NEW DELHI – At least 68 people have died in the northeastern Indian state of Assam, 65 of them in attacks on tribal regions attributed to Bodo rebels and three in police firing on protesters, regional media reported Wednesday.
The attacks began Tuesday when members of the separatist National Democratic Front of Bodoland (NDFB) indiscriminately fired on the local population in the Sonitpur and Kokrajhar districts.
The police opened fire Wednesday during a demonstration in Dhekiajuli, in which hundreds of people, most of them tribals, were protesting against the attacks by the rebels the day before, according to the IANS news agency.
Assam Chief Minister Tarun Gogoi said that 37 tribal people were killed in Sonitpur district, 25 in Kokrajhar and three in Chirang. There were 18 children and 21 women among the dead.
The Indian government declared a curfew in the regions where the attacks took place and announced the sending of troops after the killings, which are attributed to the NDFB’s Songbijit faction, which opposes peace talks with authorities.
The Asian Centre for Human Rights in a statement condemned the civilian deaths, calling them crimes against humanity, as the separatists indiscriminately fired on the people.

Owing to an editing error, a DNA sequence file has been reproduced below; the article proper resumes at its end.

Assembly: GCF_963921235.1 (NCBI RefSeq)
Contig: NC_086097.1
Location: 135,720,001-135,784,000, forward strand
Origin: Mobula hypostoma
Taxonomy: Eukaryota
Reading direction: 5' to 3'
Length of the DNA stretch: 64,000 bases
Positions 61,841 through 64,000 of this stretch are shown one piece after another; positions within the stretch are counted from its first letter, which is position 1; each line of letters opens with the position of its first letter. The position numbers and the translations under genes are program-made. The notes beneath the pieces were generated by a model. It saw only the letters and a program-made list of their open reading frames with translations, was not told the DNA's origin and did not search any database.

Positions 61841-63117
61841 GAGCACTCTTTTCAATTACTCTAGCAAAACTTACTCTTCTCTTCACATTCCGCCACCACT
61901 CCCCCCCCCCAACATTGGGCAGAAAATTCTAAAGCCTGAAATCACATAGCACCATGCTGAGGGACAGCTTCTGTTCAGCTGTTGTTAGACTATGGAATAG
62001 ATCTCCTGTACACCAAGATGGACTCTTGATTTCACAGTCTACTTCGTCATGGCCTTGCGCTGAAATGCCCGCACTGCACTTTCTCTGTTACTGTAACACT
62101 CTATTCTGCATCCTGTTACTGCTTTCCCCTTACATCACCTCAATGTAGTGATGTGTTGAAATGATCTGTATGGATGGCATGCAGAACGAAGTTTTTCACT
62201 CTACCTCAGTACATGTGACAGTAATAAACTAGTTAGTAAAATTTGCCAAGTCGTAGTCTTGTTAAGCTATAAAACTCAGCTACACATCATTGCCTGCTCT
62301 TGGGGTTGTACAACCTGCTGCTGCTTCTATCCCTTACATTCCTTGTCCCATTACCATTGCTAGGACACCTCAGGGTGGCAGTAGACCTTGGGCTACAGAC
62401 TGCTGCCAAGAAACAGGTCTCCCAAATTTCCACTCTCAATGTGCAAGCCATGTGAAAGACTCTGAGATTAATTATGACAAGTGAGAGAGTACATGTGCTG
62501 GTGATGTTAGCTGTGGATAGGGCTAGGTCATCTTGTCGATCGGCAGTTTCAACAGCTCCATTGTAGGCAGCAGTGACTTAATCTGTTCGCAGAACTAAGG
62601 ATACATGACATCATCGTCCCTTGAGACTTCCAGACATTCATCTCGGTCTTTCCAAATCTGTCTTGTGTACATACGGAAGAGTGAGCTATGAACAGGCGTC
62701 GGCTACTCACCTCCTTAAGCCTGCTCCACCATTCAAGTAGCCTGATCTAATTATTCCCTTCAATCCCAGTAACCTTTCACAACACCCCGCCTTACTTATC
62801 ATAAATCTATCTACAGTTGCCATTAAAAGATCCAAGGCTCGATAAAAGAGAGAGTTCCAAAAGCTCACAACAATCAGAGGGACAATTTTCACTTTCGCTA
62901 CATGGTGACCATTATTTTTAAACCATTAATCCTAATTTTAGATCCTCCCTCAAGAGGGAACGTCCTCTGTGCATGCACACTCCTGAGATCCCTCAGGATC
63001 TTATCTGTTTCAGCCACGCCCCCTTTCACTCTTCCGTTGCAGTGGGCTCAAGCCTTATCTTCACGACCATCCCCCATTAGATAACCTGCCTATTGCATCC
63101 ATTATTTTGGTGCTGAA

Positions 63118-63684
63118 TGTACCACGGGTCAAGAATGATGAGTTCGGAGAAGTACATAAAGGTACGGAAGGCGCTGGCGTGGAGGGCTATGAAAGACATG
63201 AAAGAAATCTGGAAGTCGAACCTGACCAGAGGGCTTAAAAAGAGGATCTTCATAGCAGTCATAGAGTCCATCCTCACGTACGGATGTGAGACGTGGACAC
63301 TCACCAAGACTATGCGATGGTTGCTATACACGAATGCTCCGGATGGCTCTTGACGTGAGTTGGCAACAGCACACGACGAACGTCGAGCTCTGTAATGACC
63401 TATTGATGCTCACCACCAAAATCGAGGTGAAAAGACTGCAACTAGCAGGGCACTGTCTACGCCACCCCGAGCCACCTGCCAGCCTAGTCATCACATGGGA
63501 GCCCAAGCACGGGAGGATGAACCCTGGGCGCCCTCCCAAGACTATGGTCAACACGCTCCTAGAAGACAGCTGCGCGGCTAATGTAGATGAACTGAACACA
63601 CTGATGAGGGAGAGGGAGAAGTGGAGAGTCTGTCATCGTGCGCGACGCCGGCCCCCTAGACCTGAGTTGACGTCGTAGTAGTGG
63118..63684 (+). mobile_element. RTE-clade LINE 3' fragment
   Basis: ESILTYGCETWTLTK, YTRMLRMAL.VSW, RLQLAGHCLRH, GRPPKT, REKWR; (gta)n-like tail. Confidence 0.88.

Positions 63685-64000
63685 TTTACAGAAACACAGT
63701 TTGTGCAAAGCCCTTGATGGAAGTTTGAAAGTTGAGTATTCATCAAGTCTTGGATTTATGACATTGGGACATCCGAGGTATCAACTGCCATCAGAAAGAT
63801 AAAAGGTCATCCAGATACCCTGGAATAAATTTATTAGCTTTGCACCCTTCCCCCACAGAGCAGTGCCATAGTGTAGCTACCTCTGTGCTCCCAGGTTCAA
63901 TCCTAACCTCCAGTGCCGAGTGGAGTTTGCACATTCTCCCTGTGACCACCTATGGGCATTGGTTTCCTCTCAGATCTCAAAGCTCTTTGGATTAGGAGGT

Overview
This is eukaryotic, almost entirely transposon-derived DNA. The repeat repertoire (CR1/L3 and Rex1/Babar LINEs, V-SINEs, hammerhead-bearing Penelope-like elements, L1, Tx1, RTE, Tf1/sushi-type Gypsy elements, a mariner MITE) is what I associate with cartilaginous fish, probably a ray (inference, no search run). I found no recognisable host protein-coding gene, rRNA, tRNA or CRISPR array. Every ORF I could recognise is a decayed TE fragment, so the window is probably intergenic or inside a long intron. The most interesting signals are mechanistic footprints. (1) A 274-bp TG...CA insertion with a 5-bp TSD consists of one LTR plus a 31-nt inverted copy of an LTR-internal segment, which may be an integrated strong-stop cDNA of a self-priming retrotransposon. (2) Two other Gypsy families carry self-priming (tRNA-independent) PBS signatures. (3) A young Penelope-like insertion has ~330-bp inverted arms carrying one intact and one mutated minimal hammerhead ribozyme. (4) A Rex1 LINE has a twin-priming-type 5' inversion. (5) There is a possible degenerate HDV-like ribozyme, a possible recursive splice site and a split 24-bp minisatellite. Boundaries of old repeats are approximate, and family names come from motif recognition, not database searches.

Indian Prime Minister Narendra Modi criticized the attacks on Twitter saying, “Killing of innocent people in Sonitpur & Kokrajhar is an act of cowardice. Our thoughts and prayers are with the families of the deceased.”
Assam’s Director General of Police, Khagen Sharma, told the regional Indian Express newspaper that the NDFB insurgents attacked settlements of the Adivasi tribes in four places.
According to the source, the attack could be in response to the deaths of several NDFB members at the hands of security forces in recent weeks.
In May, 31 people died in ethnic clashes in Assam, in which authorities accused the Bodo rebels of indiscriminately firing on members of the Muslim community.
Original inhabitants of the area, the Bodos accuse the Muslims – who came from neighboring Bangladesh in the last decades – of occupying their lands and taking away their jobs.
Activists from both communities were involved in armed clashes in 2012, leading to the deaths of about 100 people, destruction of hundreds of villages and the exodus of thousands of people.